Is Xanax® Addictive?
Yes. Like all benzodiazepines, taking Xanax® can come with a relatively significant risk of addiction, even when you’re taking the medication with a prescription. Taking Xanax® recreationally, or as a way to self-medicate without doctor’s supervision, can greatly increase your risk of developing an addiction.
If Xanax® and medications like it weren’t so helpful when it comes to treating and controlling anxiety, they would probably be much more tightly controlled. As it is, prescriptions are often limited to just a handful of doses. You may even be prescribed as little as a single dose of the medication depending on why you’re getting the prescription.
The one bit of good news is, if you or someone you care about does get addicted to Xanax®, there are lots of treatment options and there should be care providers available who are familiar with treating benzodiazepine addiction and know exactly how to help.
Are You In Need of Help For a Xanax® Addiction?
One of the complications for many people who get addicted to benzodiazepines, including Xanax®, is that they often also have underlying mental health conditions that can made addiction treatment more difficult.
Called dual diagnosis, the good news is that there are plenty of treatment options for people who have this kind of complicated addiction. But, having a dual diagnosis often means that you will need added support, or a different treatment approach, compared with someone who is dealing with addiction alone.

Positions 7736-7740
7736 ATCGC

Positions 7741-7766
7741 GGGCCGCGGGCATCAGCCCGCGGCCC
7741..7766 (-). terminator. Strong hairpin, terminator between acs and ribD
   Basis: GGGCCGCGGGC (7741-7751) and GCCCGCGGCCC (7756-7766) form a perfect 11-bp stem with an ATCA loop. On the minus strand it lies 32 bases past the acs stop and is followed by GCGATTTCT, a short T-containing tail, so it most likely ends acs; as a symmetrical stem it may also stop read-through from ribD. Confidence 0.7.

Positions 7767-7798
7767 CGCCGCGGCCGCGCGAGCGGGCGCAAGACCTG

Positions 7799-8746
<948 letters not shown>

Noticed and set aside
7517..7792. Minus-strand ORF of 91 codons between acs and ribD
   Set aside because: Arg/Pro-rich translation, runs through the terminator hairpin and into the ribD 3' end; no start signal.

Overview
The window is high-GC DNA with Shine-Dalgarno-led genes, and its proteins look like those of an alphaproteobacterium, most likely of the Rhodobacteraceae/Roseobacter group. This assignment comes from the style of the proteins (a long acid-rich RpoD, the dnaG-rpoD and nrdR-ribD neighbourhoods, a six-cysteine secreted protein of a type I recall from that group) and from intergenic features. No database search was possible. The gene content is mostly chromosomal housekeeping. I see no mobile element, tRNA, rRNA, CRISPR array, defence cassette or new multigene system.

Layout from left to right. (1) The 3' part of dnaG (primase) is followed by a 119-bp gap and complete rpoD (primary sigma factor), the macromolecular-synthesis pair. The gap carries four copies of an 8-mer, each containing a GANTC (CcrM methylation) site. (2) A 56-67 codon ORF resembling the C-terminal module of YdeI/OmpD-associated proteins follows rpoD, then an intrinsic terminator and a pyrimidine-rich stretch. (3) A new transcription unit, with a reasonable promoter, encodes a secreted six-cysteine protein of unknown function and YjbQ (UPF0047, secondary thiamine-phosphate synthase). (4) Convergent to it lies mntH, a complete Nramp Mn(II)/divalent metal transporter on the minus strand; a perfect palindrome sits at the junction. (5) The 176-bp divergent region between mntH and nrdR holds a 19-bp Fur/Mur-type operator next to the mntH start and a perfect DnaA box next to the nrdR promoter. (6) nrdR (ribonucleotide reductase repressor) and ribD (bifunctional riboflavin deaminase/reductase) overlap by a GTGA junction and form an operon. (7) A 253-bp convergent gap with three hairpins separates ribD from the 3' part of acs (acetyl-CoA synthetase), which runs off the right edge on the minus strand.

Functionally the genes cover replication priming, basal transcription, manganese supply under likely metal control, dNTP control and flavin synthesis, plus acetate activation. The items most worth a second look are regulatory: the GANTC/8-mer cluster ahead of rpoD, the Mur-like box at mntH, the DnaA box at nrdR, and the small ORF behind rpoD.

Fortunately, treatment centers like Heights Treatment, are fully equipped to be able to provide that additional support, including teaching adaptive coping mechanisms that can help people with dual diagnoses overcome their addiction and learn to manage their mental health so they can live happy, healthy, addiction-free lives.
If that sounds like the kind of addiction treatment you want, contact the Heights Treatment Center today. We’re happy to help.
 Drugs.com. (2021, December 14). Alprazolam. Retrieved from https://www.drugs.com/alprazolam.html on 2023, March 31.
 Cuncic, A. VeryWellMind. (2023, March 28). How is Xanax Prescribed for Social Anxiety Disorder? Retrieved from https://www.verywellmind.com/how-is-xanax-used-to-treat-social-anxiety-disorder-3024964 on 2023, February 16.
 Griffin, C. et al (2013). National Center for Biotechnology Information. Benzodiazepine Pharmacology and Central Nervous System–Mediated Effects. Retrieved from https://www.ncbi.nlm.nih.gov/pmc/articles/PMC3684331/ on 2023, February 16.
 Drugs.com. How long does Xanax last for / stay in your system? (2023, January 28). Retrieved from https://www.drugs.com/medical-answers/long-xanax-3510962/ on 2023, February 16.